Dubai Islamic Bank (DIB) paid almost Dh375 million (US$102.1m) last year to take over Tamweel in a deal that set the stage for the resumption of business at the Islamic mortgage giant following a two-year freeze.
The transaction was completed on November 4, according to annual financial statements DIB released at the end of last week, with the bank grabbing a 58.3 per cent stake. It had said it was raising its stake in Tamweel in September, without disclosing the price.
The Dh374.7m DIB paid equated to about Dh1 per Tamweel share, according to Bloomberg News calculations, a price some analysts said was higher than they expected. DIB paid with Dh318.6m in cash and Dh56.1m in its own shares.
"If you look at Tamweel's historical figures, most of the growth in their loan book was in 2008, just before the property crisis hit the UAE," said Shabbir Malik, a banking analyst at EFG-Hermes in Dubai.
"A lot of risk in the balance sheet was because of that, and now that they've paid Dh1 [a share] for it, this suggests that the price they paid reflects the fact that the quality of the book was not great."
The price, he said, was well below book value, or the value of Tamweel's net assets divided by the number of outstanding shares. Tamweel put the book value of its shares at Dh2.23 in its results for last year.
The company's shares have been suspended from trading on the Dubai Financial Market General Index since late 2008, when the onset of the financial crisis forced it to cease financing activities. They last traded at Dh0.99 on November 20, 2008.
DIB acquired its majority stake last year from Tamweel's former main shareholders, including Istithmar World and Dubai Capital Group. Before the transaction, DIB owned 21.6 per cent of Tamweel.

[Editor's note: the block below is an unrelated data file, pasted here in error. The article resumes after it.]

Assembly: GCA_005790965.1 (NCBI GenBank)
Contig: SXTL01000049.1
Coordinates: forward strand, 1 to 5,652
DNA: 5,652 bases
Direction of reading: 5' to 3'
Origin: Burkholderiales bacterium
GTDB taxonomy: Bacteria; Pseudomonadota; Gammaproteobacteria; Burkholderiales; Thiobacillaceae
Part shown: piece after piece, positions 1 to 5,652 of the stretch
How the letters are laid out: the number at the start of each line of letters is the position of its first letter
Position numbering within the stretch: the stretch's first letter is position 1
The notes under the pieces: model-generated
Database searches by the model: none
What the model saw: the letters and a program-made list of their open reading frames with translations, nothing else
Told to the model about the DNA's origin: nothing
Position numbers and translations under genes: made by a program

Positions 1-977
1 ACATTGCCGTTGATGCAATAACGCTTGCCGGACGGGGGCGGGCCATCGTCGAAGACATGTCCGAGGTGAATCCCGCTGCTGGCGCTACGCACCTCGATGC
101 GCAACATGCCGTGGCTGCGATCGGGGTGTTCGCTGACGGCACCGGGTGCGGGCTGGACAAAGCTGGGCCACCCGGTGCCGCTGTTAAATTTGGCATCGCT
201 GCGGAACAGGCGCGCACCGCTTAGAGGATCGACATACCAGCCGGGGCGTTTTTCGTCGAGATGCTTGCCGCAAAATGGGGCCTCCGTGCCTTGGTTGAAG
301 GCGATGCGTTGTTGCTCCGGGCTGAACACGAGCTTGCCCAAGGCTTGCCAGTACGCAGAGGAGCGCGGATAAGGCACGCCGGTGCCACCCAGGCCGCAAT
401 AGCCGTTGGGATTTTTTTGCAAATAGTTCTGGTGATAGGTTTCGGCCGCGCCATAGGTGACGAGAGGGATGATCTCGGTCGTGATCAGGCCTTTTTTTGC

The takeover ended drawn-out talks about a merger between Tamweel and Amlak Finance, the UAE's other major Islamic home financing company. It also gave Tamweel access to DIB's funding and financial resources, allowing it to resume financing activity.
Both Amlak and Tamweel halted lending in late 2008, and a government panel was formed in November to orchestrate a combination. The panel considered but ultimately scrapped a variety of plans to rescue the companies.
After DIB's takeover, Tamweel announced the resumption of financing in early November, tempting customers with up to 80 per cent financing and profit rates - the Shariah-compliant equivalent of interest rates - on a par with those offered by conventional banks. Tamweel upped the ante in January, offering mortgage rates of 4.99 per cent, the lowest in the country.
But while the takeover has helped Tamweel, Mr Malik said it was less positive for DIB given the exposures it added to Dubai's embattled property market.
"Although I think the deal is beneficial for Tamweel, I don't see this as a positive development for DIB," he said. "Their exposure to real estate is going to grow bigger and their liquidity will be used up."
Shares of DIB, which also trade on the Dubai Financial Market, closed up 0.45 per cent yesterday at Dh2.23.